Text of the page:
After years working on television shows, Jerry discovered his first love, writing plays for the theater and has enjoyed success winning awards for his plays and musicals. He has written nine plays, eight of which had their world premieres at the Santa Monica Playhouse.  Six have had successful runs Off Broadway and five throughout the United States, Canada, and Europe.   A Love Affair is the latest in which all of his plays are being presented at the Santa Monica Playhouse during the 2015-2020 Jerry-Mayer-A-Thon.
            A Love Affair, in keeping with Mayer’s trend, is a romantic comedy which, perhaps, takes on events from his own life.  It goes through the years (back and forth) from 1991 to 1953 to 1991 covering the 38-year marriage of Jimmy and Alice.  They are played by four actors, the elder Jimmy by Chris DeCarlo and the younger Jimmy by Jacob Cooper; the elder Alice by Evelyn Rudie, and the younger Alice by Andrea Adnoff.  Rachel Galper plays several characters that show up in their lives during the years.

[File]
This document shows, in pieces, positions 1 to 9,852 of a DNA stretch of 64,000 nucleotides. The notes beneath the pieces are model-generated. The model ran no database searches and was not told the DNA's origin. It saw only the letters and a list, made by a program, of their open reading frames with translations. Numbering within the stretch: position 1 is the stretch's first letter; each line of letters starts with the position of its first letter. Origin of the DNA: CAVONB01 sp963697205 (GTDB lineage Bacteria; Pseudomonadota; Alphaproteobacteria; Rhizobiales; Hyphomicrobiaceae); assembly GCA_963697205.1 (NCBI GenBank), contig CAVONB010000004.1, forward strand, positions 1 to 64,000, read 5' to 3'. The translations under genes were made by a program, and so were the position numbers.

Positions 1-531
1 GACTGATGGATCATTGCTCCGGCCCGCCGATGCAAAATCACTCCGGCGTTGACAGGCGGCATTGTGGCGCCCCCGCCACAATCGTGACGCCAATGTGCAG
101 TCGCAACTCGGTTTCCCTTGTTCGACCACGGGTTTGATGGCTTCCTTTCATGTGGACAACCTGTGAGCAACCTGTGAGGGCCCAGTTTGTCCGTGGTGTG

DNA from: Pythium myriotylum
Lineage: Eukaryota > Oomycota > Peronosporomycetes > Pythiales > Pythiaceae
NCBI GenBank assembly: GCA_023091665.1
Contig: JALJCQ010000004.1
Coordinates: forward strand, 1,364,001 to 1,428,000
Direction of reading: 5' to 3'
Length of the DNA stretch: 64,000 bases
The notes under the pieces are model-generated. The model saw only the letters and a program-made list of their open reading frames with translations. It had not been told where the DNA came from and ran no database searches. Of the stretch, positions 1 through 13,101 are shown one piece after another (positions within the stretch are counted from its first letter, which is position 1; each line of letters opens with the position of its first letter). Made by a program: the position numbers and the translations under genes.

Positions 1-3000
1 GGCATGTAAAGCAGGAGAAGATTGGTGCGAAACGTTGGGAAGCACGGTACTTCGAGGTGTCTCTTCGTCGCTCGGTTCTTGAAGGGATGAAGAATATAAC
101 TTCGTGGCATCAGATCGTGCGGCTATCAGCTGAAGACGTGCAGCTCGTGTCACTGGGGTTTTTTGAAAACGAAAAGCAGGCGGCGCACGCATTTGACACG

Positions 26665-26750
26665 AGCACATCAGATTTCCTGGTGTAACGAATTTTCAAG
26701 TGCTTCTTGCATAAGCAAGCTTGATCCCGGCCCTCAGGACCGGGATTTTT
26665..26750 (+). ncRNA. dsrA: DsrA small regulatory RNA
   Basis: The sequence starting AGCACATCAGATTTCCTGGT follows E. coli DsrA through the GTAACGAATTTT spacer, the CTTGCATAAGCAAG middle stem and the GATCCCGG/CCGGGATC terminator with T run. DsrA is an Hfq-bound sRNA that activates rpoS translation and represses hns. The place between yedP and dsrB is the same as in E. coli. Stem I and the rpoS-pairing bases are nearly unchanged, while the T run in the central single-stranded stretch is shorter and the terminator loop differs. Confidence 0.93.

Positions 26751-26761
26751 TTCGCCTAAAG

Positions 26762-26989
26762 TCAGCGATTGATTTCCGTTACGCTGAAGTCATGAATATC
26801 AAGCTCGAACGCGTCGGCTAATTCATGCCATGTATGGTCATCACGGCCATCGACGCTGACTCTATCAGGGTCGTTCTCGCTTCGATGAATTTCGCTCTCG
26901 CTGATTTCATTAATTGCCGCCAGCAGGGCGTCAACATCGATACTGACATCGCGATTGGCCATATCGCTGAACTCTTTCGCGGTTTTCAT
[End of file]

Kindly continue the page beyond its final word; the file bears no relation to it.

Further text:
From the 1950’s honeymoon through the 38-year marriage, we are privy to what a loving couple face together in life, and still manage to keep their marriage going through thick and thin for 38 years.  It’s the ups-and-downs, successes, disappointments, traumas, children, money, traumas about sex, and whatever life doles out to them, but fortunately, a real love affair wins out in the end.